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A Minnesota Timberwolves Q&A with Patrick Fenelon

Catching up on some heroes of the Process...

NBA: Philadelphia 76ers at Orlando Magic Kim Klement-USA TODAY Sports

As the Sixers get ready to face the Minnesota Timberwolves for the first time since the blockbuster Jimmy Butler trade, I chatted with Patrick Fenelon to learn more about the new-look Wolves.

Patrick is a host of the Land of Ten Thousand Takes Podcast.

Question #1: Robert Covington was one of the linchpins of the Sixers defense before he was dealt in the Jimmy Butler trade. Before his injury, what kind of impact was he having on Minnesota, specifically on the defensive end?

Before the trade, the Timberwolves were second to last in the NBA on defense, with a defensive rating of 113.9. This was not simply a product of the team playing poorly during the chaos of the Jimmy Butler trade saga. It was actually par for the course during the Tom Thibodeau era. Last season, they were 25th in defensive rating (110.1), and they were 27th in the season before that (110.9). Then the trade happened. Almost overnight, Minnesota was able to stop opposing teams from scoring at will on them. In fact, they didn’t just stop being bad, they were suddenly good on defense. Great? No, but they had a defensive rating of 107.2, good for 11th in the NBA. That’s well above average. The only thing that changed was Covington’s addition to the roster. If you said, “Covington turned a god awful defense into a good one,” you wouldn’t be in any way incorrect.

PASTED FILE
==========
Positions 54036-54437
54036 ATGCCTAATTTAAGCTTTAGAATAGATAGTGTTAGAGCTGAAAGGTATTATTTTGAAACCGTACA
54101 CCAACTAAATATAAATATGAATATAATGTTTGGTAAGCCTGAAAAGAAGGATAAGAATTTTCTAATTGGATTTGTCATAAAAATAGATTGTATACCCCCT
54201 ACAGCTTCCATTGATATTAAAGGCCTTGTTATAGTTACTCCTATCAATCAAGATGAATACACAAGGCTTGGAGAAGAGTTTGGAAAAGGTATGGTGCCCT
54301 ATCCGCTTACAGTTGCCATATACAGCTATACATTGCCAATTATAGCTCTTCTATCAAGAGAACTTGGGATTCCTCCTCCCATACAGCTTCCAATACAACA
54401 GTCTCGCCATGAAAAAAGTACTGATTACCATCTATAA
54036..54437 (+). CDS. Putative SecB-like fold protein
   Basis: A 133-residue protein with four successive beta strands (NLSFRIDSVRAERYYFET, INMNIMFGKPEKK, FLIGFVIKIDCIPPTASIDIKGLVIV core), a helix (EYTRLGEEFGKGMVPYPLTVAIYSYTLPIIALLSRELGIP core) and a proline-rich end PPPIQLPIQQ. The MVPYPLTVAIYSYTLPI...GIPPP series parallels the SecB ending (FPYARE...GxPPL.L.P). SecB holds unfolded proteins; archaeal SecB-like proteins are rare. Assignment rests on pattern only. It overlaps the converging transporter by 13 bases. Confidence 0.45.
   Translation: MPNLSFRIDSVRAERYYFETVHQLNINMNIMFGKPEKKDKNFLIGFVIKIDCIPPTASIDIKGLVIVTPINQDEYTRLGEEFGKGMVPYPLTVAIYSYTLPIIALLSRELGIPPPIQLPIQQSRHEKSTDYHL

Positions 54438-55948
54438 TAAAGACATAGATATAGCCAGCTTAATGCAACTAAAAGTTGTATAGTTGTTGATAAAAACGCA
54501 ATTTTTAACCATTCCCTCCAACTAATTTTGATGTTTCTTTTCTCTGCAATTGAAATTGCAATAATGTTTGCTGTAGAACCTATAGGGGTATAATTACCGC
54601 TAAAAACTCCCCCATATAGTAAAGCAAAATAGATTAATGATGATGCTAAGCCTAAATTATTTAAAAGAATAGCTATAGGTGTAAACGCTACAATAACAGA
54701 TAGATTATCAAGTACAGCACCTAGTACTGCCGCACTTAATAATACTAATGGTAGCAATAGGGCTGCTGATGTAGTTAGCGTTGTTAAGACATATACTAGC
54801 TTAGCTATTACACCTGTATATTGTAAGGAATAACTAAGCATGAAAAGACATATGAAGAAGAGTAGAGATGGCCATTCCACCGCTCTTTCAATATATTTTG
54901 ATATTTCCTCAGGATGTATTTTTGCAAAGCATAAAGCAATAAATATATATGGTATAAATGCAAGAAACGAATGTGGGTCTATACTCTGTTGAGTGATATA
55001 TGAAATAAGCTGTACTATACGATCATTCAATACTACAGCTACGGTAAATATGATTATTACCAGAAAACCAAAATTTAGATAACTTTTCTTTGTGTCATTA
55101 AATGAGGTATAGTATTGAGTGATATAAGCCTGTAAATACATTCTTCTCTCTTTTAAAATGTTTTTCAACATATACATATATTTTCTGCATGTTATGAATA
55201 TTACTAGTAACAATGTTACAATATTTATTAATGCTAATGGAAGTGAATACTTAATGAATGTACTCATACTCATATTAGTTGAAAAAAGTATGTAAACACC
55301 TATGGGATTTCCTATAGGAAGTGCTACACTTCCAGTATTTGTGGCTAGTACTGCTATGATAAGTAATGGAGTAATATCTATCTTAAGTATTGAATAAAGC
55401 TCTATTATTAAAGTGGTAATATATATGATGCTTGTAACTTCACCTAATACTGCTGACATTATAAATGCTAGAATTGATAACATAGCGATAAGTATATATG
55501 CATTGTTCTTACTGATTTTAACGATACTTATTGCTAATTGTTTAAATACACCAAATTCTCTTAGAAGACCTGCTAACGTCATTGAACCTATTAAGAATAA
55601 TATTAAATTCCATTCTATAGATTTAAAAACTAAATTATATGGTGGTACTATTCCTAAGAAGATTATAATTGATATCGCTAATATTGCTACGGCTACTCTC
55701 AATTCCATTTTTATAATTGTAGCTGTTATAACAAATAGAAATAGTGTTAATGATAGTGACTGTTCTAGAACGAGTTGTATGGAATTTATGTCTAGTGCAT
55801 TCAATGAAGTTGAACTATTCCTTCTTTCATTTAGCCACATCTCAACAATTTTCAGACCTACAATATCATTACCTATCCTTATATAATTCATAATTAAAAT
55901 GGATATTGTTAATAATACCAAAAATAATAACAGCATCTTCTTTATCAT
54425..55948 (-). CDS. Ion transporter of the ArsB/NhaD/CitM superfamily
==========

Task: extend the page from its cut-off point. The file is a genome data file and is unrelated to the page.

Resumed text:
How has he done this? By doing what made him 1st Team All-Defense last year: being one of the best off-ball wing defenders I’ve ever seen. He’s 3rd in the league in steals per game, & is averaging more blocks per game than any wing in the NBA not named “Giannis.” His ability to help allows perimeter defenders to be more aggressive (every guard on the team has seen an uptick in steals per 100 possessions since his arrival, for example), and makes life exponentially easier for the team’s big men around the rim; he mitigates the mistakes and deficiencies of his teammates, freeing them up to play to their strengths.